Christmas Binge-drinking

It is no secret that we Brits love a drink. Pubs are part of our history and culture as much as tea on the village green. But you can’t do that when it’s raining and it does that a lot here. Pubs are all weather fun because they also tend to have gardens for summer and cosy fires for winter. Stag and hen nights, birthdays and many other celebrations – the first stop is generally the pub. Then there are Bank Holidays! We love ‘em! We were all devastated when the upcoming Royal wedding was announced as a Saturday. You’d think Prince Harry of all people would appreciate our desire for an extra boozy day off.

It was in the 1970s that the term Holiday Heart Syndrome was first coined. It referred to the surge in health problems, specifically heart-related things such arrhythmia and even sudden death, following a public holiday. Other European countries do not have the binging culture that we do. Italians and Spaniards meet for a leisurely drink or enjoy a good wine with dinner. We all know the French keep the good stuff for themselves and why shouldn’t they? No use wasting it on people who would rather drink their body weight in Strongbow washed down with a jager bomb (whatever that is). I am generalising, of course. There are pockets of binging culture creeping into other countries, unfortunately, and there are plenty of Brits who appreciate quality wine and do not regularly make themselves ill with it. But there is still a big binge-drinking culture in this country and a large chunk of the obesity problem can probably be attributed to it.

Now it’s Christmas. Every year there is some doctor or paramedic on the news pleading with people not to overdo it. Probably because it’s bad enough they have to work 17 hours on Christmas day, and New Year which is another level altogether and would probably rather not have it worsened by people vomiting and being abusive due to the damage they have inflicted on themselves. Please, think of the emergency services!!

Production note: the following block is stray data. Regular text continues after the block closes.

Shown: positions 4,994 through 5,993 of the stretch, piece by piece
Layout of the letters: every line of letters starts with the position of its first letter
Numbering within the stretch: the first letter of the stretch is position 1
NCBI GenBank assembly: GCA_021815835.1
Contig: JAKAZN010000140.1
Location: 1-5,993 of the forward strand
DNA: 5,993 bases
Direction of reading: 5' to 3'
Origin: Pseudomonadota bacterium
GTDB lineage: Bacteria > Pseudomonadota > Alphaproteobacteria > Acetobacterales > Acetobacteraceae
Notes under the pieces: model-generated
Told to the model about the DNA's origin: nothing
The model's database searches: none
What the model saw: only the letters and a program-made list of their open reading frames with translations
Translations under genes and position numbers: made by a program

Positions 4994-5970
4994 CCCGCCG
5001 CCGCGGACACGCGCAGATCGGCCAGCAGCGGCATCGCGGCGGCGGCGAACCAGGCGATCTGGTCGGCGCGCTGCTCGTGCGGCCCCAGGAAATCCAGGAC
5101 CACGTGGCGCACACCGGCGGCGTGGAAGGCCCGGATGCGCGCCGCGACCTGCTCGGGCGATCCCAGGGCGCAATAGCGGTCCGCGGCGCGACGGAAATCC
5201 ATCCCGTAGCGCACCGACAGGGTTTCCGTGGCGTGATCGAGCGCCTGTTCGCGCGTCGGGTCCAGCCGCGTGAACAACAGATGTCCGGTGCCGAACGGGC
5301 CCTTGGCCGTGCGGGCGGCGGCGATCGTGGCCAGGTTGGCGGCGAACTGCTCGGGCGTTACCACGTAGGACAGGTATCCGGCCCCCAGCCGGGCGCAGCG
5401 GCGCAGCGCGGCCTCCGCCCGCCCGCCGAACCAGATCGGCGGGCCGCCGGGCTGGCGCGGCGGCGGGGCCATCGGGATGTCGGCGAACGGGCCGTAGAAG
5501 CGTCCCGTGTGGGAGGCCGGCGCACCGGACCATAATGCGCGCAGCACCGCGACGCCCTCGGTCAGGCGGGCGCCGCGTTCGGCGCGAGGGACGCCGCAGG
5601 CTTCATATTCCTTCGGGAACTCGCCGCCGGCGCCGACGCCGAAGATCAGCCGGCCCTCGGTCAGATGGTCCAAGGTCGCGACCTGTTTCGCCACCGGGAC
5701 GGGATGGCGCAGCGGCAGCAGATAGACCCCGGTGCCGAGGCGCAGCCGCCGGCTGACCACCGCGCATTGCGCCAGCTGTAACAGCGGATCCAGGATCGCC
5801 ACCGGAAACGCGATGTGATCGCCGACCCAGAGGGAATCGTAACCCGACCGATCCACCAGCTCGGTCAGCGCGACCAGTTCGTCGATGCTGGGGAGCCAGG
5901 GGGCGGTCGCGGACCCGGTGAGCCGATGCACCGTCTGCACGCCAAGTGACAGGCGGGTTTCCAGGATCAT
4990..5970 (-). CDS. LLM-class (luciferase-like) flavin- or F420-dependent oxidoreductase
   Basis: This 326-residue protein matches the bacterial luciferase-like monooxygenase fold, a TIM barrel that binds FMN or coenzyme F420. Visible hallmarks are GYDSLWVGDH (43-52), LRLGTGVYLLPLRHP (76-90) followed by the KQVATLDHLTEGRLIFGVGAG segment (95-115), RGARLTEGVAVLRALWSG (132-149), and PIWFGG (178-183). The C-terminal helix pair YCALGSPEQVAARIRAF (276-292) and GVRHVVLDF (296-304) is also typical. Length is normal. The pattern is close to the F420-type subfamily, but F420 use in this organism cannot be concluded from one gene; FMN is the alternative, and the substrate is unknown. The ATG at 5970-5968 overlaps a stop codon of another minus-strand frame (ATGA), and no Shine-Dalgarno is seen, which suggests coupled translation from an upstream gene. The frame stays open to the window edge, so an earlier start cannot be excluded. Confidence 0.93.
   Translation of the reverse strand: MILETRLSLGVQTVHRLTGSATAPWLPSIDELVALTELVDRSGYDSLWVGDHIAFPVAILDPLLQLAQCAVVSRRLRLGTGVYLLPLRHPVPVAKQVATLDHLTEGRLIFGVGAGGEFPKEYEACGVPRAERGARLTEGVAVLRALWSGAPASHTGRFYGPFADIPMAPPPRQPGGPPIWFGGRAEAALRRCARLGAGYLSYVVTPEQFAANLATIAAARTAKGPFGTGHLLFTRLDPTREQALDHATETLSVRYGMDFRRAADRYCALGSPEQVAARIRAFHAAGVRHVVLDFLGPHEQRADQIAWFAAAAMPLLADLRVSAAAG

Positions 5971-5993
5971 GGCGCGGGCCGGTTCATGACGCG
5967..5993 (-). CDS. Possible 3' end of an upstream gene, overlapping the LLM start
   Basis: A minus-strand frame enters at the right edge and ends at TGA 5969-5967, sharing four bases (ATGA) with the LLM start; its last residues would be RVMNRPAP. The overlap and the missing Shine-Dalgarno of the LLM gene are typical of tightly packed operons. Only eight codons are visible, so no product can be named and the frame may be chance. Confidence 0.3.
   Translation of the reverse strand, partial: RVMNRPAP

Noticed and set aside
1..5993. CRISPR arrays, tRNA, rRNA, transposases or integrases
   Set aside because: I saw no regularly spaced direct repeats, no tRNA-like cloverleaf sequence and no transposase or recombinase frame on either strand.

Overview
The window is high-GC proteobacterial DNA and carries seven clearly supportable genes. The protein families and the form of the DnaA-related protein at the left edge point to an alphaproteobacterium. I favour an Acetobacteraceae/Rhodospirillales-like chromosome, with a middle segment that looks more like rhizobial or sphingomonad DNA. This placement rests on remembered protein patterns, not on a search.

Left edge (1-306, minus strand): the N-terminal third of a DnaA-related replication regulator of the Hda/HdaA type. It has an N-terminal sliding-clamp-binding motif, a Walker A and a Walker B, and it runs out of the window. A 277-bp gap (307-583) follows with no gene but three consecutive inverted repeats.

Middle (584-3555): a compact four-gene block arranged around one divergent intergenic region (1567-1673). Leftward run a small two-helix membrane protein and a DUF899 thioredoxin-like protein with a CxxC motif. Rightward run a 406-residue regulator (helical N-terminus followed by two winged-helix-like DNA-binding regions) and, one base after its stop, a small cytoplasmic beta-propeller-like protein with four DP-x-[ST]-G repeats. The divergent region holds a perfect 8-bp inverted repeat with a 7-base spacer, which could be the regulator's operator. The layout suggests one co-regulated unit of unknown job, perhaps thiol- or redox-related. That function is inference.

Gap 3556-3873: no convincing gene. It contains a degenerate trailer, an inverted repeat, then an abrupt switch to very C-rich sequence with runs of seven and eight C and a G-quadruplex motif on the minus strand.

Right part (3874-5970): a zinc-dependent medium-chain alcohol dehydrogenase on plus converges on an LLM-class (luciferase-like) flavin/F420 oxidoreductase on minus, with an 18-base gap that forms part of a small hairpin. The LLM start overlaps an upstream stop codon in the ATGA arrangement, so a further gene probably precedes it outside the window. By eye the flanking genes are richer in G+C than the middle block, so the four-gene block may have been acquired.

Overdrinking on a semi-regular basis can lead to high blood pressure, raised cholesterol, diabetes, weight gain and heart problems. Behaviourally, it can cause aggression and compromised judgement which offers dangers of their own such as injury or STIs. Alcohol is also a depressant and gave have severe effects on self-esteem and confidence.

Approximately 60 million alcohol units are consumed in December alone. This is comprised of 35 million bottles of wine and 250 million pints to name just two. Alcohol consists of seven calories per gram, compared with nine for fat and 3.75 for carbs). In 2012, 62% of people admitted to using alcohol relax in the evening and 44% were likely to drink after a stressful day. We know stress is high in our modern society. Christmas can be stressful and to add that to extra socialising many of us will be doing suggests potentially alarming risks.

In 2011, 7123 drivers were caught drink driving. CAUGHT! Many probably got away with it. In the US, the day before Thanksgiving which is about a month before Christmas is sometimes referred to Blackout Wednesday. So, in fairness, it’s not just us Brits but whether that is, in fact, a good thing is debatable. Here are few tips to avoid overindulging this festive season:

  • Say you’re driving when you’re not! Social pressure to drink is high, it really confuses people when you don’t. If they won’t leave you alone this little white lie should shut them up.
  • Watch out for top-ups at parties and dinner – it’s amazing how your glass gets re-filled without you noticing
  • Drink tonic and claim it’s G&T – also, much cheaper!
  • For God’s sake, eat! A good meal before a heavy drinking session makes a world of difference.
  • Leave your card at home. Take enough cash for a sensible amount of drinks and to get home, then you can’t get carried away!

Merry (but not too much) Christmas!

Leave a Reply

Fill in your details below or click an icon to log in:

WordPress.com Logo

You are commenting using your WordPress.com account. Log Out /  Change )

Google+ photo

You are commenting using your Google+ account. Log Out /  Change )

Twitter picture

You are commenting using your Twitter account. Log Out /  Change )

Facebook photo

You are commenting using your Facebook account. Log Out /  Change )

w

Connecting to %s